Dream Theater have been at the top of the game for such a long time …
When enigmatic frontman Danny Worsnop returned to the Asking Alexandria fold in 2016, following a very nasty public breakup the year previously, fans were anticipating a return to the bands trash-core roots of Stand Up And Scream, just like the good ol’ days.
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Their resulting self-titled LP, marking the beginning of act 3 of their chaotic career, saw a shift from the Myspace crab-core stylings of the 00’s, instead opting for a more arena rock sound.
2020’s follow-up Like A House On Fire added some slapdash outlaw country-rock elements in a bold but haphazard experiment, confirming in the process that AA wouldn’t be sitting still or investing in nostalgia stock that made them sensations a decade earlier.
Just over 12 months down the line and the band, now sober and on a prolific creative streak, are mixing things up once again on their latest offering See What’s On The Inside, ramping up the hooks and arena-rock riffs to 11, adding in strings, Slash-style guitar solos and all other manner of cinematic tropes one would expect from a band wanting to play to five-figure audiences.
See What’s On The Inside is a far cry from their roots, and hardly set to scratch the crowd-killing itch of the old school slam crew that flocked to the AA banner in the first place—but for the better part, it works a charm.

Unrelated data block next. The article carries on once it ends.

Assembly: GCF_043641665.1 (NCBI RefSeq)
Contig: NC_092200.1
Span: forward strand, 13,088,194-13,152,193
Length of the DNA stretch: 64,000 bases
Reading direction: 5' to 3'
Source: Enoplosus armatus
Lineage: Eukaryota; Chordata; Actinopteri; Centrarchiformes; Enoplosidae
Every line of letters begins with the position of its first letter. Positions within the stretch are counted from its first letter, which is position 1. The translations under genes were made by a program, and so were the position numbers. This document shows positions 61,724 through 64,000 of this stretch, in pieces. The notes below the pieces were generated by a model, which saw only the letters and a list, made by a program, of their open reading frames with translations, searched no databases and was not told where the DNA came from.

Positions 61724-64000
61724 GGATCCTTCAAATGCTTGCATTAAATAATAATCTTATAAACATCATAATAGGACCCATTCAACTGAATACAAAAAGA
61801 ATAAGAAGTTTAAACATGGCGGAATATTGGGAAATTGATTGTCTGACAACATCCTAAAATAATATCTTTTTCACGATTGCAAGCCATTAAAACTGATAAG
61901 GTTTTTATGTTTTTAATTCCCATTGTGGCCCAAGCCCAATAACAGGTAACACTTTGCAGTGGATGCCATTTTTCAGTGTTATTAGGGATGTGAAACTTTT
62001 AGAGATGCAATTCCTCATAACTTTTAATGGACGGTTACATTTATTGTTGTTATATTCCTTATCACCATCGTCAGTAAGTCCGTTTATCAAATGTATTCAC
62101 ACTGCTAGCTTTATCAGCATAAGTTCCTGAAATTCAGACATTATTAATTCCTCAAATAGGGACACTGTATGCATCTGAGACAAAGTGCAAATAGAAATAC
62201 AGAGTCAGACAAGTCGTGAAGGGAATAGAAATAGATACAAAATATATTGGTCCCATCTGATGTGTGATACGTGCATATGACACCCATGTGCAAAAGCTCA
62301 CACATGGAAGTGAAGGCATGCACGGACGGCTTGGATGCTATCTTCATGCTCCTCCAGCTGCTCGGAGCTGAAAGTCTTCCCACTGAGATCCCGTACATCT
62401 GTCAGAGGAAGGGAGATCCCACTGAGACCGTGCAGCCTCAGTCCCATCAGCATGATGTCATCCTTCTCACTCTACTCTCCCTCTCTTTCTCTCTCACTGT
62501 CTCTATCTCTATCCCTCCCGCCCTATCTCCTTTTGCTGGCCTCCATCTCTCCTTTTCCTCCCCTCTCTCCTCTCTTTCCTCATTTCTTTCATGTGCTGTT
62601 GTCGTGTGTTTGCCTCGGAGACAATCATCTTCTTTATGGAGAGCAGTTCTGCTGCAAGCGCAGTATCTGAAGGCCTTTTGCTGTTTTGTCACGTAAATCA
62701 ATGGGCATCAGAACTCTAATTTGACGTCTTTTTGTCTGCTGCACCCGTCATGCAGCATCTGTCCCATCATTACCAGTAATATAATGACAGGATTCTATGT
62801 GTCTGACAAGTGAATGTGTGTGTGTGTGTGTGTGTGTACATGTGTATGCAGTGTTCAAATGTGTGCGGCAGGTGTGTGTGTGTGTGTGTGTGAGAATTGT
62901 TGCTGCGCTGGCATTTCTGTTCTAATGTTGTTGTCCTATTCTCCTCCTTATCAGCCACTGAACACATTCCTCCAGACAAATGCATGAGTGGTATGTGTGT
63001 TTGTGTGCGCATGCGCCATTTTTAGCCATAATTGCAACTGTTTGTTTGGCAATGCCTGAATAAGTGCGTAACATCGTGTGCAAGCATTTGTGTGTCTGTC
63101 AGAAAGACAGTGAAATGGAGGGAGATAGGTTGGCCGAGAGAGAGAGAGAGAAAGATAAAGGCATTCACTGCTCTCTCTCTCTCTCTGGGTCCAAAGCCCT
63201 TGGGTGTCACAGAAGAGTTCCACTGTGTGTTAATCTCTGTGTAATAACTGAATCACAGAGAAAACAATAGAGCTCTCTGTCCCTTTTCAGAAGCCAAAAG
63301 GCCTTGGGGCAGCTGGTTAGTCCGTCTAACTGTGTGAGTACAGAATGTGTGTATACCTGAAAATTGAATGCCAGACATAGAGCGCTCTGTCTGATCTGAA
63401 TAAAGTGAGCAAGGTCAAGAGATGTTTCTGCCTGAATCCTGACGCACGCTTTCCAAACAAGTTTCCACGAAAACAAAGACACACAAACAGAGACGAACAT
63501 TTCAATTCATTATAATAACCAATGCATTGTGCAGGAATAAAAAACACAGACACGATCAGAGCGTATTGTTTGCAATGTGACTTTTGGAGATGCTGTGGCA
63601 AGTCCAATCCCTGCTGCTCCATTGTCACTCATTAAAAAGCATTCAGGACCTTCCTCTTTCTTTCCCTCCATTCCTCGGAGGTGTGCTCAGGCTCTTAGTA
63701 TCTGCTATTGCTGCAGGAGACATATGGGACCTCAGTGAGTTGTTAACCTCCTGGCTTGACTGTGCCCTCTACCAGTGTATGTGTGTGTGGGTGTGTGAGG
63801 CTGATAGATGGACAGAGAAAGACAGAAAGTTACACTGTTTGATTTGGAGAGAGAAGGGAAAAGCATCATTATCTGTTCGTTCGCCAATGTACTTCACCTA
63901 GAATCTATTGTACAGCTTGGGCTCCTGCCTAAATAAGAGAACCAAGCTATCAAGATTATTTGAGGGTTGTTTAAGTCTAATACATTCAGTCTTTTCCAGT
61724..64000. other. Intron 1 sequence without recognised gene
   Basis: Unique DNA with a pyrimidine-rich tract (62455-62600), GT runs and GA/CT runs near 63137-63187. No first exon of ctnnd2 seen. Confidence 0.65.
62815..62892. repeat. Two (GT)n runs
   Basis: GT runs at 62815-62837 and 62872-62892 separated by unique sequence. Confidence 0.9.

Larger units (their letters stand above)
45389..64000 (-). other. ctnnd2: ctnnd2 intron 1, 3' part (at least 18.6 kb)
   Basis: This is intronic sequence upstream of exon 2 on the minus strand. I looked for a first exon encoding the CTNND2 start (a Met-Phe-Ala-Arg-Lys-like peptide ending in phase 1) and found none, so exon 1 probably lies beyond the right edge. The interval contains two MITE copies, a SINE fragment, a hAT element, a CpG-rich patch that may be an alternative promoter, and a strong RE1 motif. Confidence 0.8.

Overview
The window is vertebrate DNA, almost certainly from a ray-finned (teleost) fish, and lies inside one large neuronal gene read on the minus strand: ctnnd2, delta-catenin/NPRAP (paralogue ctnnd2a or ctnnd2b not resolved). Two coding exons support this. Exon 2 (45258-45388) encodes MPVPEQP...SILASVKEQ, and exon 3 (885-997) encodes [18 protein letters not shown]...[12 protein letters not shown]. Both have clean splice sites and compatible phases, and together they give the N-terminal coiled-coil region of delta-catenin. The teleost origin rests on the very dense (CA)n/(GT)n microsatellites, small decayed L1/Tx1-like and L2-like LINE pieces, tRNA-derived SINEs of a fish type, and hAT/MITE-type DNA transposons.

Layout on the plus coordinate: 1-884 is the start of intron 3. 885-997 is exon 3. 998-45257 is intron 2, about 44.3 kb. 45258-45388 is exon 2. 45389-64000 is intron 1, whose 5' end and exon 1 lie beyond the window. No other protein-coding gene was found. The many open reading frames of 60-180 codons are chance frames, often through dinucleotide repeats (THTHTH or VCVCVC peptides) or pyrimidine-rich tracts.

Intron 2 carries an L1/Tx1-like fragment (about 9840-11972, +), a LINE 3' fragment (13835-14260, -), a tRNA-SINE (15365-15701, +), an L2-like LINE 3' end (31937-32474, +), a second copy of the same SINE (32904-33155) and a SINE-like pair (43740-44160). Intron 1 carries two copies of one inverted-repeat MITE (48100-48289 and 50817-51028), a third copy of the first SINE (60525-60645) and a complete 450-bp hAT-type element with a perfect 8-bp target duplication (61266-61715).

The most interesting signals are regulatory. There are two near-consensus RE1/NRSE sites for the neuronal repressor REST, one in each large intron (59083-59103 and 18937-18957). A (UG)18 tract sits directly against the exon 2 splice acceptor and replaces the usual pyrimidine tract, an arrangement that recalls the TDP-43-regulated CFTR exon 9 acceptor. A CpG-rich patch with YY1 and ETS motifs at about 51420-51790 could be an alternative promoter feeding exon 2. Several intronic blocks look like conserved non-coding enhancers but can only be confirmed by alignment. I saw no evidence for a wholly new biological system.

See What’s On The Inside successfully takes simple songs and makes them stadium-sized, a testament to the skill and ambition of a band that were once defined by substance abuse and controversy, but have found a way to let the music do the talking.
Opening track Alone Again is set to be an instant classic in the genre, with its stompin’ riff and infectious hook setting the bar at a nigh impossible standard for the rest of the LP.
Indeed, the band don’t come anywhere near achieving the same level of grandiose over the rest of this disc, but cuts If I Could Erase It, the tongue-in-cheek warning against decadence of Fame and closing rager The Grey come mighty close.
Of course, to play arenas one needs an anthem for the lighter waving tweens in the crowd, and Find Myself steps up to the plate, showcasing Worsnop’s impressive vocal range and the band’s increased skill at musical arrangement.
One should exercise caution in the middle of See What’s On The Inside, with the central run of You Made It This Far, the title track and Misery Loves Company all coming across as rather cheesy undercooked attempts at flamboyant epics.
For the better part though, See What’s On The Inside successfully takes simple songs and makes them stadium-sized, a testament to the skill and ambition of a band that were once defined by substance abuse and controversy, but have found a way to let the music do the talking.
Love it or hate it, Asking Alexandria wants to write sing-a-longs for the masses, and See What’s On The Inside is their finest effort to achieve this yet.
STANDOUT TRACKS: Alone Again, If I Could Erase It, Find Myself
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